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  Context (from Latin contextus, ‘weaving together’) is the setting which can modify our view of an idea, phenomenon or statement. The difference is between placing things in a sequence of logic (in which case they have one identity only, a kind of objective identity as one link in a chain of reasoning), and placing them in a context (in which case contingent meanings spread out from them like ripples in a pool, blurring and enriching the individual significance rather than articulating it). This is the sense in which the significance of a word or note of music is modified by the other words or notes surrounding it, the significance of a find on an archaeological site is modified by the artefacts and structures which surround it, or the significance of a historical event or political act depends on contingent circumstances.

In several disciplines, this basic idea of context is developed. In linguistics, for example, context is the ‘non-linguistic environment of an utterance’—everything about its circumstances, its utterer and its audience, that is every determinant of meaning except the contents of the utterance itself. In lexicography, similarly, contextual definition or implicit definition is a way of showing what words mean, not by using synonyms or giving derivations but by referring (with examples) to the circumstances in which the words are or have been used.

Context, or contextualism, in architecture is an important precept of postmodernism in the late 20th century. It is the understanding of a new building\'s design in its many relative concepts (that is, time, landscape, culture and so on), and refers not only to the design of individual buildings by reference to their surroundings but also to the importance of such context (the existing physical and cultural environment) for town planning.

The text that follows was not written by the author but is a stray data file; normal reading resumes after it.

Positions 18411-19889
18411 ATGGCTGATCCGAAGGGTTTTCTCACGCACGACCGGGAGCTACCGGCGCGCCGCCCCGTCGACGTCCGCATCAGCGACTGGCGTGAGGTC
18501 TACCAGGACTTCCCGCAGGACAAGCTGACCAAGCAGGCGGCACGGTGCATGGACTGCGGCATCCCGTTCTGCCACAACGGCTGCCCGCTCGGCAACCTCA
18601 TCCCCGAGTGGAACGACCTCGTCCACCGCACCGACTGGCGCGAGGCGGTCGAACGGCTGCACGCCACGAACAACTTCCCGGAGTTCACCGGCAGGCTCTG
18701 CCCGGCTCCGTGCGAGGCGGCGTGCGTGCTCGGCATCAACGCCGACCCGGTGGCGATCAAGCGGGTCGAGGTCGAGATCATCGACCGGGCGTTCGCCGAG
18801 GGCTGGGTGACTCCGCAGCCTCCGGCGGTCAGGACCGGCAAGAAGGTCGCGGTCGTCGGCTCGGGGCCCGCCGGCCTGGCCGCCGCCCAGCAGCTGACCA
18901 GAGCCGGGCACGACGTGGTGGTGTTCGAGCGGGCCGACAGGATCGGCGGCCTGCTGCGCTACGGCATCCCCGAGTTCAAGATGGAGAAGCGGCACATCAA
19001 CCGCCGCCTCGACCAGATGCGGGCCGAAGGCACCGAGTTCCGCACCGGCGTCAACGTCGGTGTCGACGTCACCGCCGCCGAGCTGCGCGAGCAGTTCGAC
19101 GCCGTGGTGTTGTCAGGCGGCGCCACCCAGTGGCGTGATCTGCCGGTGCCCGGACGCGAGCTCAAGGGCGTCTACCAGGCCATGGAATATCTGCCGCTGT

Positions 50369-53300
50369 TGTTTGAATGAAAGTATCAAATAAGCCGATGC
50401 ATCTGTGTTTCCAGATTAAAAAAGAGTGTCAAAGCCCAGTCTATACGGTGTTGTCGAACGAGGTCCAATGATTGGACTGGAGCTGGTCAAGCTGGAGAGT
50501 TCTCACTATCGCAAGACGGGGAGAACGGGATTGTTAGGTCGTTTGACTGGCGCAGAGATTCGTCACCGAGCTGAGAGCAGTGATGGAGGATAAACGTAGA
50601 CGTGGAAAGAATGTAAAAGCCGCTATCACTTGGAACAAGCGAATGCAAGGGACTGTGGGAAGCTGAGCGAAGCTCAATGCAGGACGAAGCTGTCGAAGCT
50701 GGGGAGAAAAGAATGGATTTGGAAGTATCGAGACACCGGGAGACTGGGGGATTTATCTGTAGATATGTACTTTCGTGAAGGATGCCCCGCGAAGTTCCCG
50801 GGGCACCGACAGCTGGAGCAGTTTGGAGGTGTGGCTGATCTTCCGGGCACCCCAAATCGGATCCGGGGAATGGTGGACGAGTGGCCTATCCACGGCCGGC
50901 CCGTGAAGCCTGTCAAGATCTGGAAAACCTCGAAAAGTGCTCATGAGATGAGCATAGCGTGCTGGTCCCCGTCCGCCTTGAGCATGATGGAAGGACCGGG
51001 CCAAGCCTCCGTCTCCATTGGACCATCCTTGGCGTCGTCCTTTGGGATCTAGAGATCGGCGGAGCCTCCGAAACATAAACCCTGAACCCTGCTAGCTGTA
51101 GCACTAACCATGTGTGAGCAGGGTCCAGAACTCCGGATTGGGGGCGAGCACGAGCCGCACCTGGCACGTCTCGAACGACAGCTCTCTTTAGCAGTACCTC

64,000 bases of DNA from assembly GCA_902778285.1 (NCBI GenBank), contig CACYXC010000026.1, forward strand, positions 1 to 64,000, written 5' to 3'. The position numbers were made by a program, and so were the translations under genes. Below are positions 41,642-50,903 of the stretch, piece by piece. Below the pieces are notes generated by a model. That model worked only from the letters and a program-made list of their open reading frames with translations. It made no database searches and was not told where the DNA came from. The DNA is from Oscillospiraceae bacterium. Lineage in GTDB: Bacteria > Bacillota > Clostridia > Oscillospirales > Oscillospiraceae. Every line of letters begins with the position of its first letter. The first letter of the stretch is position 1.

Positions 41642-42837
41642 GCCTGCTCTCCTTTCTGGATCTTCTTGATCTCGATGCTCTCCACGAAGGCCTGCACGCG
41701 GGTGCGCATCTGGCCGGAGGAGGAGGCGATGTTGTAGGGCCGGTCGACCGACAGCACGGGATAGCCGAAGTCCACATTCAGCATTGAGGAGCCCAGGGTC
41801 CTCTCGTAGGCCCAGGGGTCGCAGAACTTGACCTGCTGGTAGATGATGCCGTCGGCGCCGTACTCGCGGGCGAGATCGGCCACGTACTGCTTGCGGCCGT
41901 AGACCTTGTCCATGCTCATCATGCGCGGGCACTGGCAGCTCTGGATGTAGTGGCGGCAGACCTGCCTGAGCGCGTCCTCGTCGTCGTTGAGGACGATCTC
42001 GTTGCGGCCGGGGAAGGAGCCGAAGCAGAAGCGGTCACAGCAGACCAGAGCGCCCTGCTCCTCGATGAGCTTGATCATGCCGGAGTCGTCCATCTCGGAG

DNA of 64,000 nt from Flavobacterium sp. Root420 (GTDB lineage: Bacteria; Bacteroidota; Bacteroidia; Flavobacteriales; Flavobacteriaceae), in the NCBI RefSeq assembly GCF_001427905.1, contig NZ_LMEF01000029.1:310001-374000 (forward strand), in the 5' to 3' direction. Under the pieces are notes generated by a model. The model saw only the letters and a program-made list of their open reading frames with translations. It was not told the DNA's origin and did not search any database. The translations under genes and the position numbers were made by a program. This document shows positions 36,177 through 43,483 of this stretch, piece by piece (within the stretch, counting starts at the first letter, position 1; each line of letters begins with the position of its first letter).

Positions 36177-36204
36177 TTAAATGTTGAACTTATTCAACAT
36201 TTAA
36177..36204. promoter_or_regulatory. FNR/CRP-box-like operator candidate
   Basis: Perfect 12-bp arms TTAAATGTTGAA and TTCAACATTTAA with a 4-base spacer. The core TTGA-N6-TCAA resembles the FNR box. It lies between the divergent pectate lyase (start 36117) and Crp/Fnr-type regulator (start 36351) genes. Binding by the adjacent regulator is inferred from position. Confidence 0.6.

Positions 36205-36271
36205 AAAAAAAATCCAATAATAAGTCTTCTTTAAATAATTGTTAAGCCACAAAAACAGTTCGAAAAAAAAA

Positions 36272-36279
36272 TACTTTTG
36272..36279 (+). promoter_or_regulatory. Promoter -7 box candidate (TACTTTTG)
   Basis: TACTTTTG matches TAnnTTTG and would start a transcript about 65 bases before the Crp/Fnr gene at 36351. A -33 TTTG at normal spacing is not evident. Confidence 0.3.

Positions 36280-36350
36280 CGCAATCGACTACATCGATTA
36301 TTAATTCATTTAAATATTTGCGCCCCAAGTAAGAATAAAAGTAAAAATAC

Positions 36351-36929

Contextualism could be said to bear some relation to the principles held by the architects of the Arts and Crafts movement of the late 19th century, who, when required to build in a sensitive historic context, might remark, as did Robert Weir Schulz, ‘There is a workable, reasonable, commonsense solution to every problem, and here I would say that it consists in adhering, as near as may be, to the general type of the district and not using materials that will jar’. Perhaps one of the best known examples of self-consciously contextual architecture in Europe is Robert Venturi\'s Sainsbury Wing, an extension to the National Gallery in Trafalgar Square, London: this attempts to harmonize the demands of a new building placed in a sensitive position against a well-known public building, with a frontage onto an important public space.

In geography and the social sciences, contextuality is a version of the same idea: no phenomenon (for example the mortality rate in a given area) can be considered without studying the whole network of relationships and circumstances contingent on it, however remote or irrelevant they may initially seem. KMcL JM

See also ethnomethodology.Further reading K. Ray, Contextual Architecture: Responding to Existing Style.



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